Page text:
In February 2013, FDA granted Breakthrough Therapy Designations for ibrutinib as a monotherapy for the treatment of patients with relapsed or refractory mantle cell lymphoma and as a monotherapy for the treatment of patients with Waldenström’s macroglobulinemia, both of which are also B-cell malignancies.
In April 2013, the FDA granted a third Breakthrough Therapy Designation for the investigational oral agent ibrutinib as monotherapy for the treatment of chronic lymphocytic leukemia (CLL) or small lymphocytic lymphoma patients with deletion of the short arm of chromosome 17 (deletion 17p). Patients harboring a deletion within chromosome 17 generally have poor response to chemoimmunotherapy and have limited treatment options. The presence of deletion 17p is one of the worst prognostic factors in patients with CLL.
The Breakthrough Therapy Designation is intended to expedite the development and review of a potential new drug for serious or life-threatening diseases where “preliminary clinical evidence indicates that the drug may demonstrate substantial improvement over existing therapies on one or more clinically significant endpoints, such as substantial treatment effects observed early in clinical development.” The designation of a drug as a Breakthrough Therapy was enacted as part of the 2012 FDA Safety and Innovation Act. ■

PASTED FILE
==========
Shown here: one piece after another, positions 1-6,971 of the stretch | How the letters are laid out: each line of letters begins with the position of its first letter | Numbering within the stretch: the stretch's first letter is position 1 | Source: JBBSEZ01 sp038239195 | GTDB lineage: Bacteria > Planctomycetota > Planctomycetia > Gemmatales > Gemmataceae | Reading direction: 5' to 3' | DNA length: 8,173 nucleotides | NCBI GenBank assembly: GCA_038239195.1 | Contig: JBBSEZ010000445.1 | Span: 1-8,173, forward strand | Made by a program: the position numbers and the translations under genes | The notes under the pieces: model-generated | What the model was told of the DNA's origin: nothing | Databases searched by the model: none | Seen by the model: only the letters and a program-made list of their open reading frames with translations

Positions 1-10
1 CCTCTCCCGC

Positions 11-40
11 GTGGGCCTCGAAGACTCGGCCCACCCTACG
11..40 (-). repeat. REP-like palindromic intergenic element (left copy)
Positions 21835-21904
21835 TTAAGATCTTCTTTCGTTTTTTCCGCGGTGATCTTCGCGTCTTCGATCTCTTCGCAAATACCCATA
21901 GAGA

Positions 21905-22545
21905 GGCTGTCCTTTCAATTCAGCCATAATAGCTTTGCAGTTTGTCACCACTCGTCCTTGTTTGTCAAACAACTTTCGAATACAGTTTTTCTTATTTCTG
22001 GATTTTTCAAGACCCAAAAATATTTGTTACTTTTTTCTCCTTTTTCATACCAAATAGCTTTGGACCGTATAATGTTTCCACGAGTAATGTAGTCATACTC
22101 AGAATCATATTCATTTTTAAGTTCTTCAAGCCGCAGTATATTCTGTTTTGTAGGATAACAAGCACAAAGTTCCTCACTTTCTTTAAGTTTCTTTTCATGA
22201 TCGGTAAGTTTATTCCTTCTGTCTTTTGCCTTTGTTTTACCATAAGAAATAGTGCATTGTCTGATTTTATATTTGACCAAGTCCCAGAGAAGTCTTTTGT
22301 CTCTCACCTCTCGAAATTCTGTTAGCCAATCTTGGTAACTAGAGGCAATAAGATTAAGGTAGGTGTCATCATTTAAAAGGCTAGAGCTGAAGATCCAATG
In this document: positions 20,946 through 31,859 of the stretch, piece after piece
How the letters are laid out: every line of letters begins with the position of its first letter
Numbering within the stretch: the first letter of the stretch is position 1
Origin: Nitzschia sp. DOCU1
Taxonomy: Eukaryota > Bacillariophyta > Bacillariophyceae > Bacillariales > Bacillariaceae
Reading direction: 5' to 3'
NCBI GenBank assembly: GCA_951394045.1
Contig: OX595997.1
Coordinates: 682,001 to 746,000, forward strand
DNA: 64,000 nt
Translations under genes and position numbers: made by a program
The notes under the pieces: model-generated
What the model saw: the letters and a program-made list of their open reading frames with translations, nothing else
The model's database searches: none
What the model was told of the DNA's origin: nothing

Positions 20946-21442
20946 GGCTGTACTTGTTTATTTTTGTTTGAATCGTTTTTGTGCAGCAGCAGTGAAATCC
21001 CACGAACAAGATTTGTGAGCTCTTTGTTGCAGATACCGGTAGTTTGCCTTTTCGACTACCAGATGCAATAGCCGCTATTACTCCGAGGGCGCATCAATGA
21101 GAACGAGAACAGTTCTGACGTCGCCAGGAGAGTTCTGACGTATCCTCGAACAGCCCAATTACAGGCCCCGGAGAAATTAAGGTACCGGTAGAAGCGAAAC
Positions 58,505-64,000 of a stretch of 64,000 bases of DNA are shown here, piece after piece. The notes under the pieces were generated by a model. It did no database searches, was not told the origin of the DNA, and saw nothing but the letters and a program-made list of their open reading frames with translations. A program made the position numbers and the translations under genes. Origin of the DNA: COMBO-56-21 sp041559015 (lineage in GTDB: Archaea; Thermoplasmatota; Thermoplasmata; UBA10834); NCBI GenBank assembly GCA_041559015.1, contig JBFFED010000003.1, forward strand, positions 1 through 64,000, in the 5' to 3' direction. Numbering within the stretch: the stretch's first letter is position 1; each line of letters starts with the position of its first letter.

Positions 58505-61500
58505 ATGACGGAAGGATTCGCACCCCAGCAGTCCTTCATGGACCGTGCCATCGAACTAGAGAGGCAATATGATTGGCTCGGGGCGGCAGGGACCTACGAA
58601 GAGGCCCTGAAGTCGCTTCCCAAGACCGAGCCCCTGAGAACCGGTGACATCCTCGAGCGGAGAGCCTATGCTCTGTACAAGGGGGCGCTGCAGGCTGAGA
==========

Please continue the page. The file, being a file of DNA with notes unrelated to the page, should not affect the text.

Early trial results in single-agent therapy with the oral Bruton’s tyrosine kinase (BTK) inhibitor ibrutinib have produced excellent responses in patients with chronic lymphocytic leukemia (CLL). Moreover, ibrutinib is extremely well tolerated, allowing patients to remain on trial and receive the...